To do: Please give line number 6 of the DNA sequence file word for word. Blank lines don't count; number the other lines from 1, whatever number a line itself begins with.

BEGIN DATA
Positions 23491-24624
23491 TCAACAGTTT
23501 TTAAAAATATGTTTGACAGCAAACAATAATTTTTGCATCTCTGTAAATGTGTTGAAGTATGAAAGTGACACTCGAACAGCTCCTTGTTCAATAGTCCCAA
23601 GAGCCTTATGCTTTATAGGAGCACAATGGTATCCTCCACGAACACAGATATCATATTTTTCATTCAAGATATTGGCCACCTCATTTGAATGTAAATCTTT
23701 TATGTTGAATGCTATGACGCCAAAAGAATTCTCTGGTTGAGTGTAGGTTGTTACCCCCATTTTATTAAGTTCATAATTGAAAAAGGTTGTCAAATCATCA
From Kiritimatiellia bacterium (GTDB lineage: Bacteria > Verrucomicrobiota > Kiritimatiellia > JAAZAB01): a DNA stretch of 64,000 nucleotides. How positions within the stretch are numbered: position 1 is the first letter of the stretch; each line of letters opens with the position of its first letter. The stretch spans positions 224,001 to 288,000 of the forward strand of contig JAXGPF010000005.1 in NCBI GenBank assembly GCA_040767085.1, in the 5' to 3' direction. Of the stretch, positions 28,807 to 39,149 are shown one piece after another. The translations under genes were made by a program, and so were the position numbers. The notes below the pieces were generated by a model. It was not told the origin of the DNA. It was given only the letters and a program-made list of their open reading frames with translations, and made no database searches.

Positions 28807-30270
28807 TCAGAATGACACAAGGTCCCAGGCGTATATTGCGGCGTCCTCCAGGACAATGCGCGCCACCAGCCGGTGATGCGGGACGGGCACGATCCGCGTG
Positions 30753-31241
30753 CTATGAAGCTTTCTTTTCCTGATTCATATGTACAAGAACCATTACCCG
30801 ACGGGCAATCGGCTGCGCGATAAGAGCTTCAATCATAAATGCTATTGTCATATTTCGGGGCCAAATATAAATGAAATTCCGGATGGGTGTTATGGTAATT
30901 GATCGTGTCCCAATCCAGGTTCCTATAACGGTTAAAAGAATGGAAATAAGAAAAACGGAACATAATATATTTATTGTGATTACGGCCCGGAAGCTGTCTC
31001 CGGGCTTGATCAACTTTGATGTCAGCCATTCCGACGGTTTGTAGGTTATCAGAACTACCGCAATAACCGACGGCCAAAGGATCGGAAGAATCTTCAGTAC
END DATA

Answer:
From Kiritimatiellia bacterium (GTDB lineage: Bacteria > Verrucomicrobiota > Kiritimatiellia > JAAZAB01): a DNA stretch of 64,000 nucleotides. How positions within the stretch are numbered: position 1 is the first letter of the stretch; each line of letters opens with the position of its first letter. The stretch spans positions 224,001 to 288,000 of the forward strand of contig JAXGPF010000005.1 in NCBI GenBank assembly GCA_040767085.1, in the 5' to 3' direction. Of the stretch, positions 28,807 to 39,149 are shown one piece after another. The translations under genes were made by a program, and so were the position numbers. The notes below the pieces were generated by a model. It was not told the origin of the DNA. It was given only the letters and a program-made list of their open reading frames with translations, and made no database searches.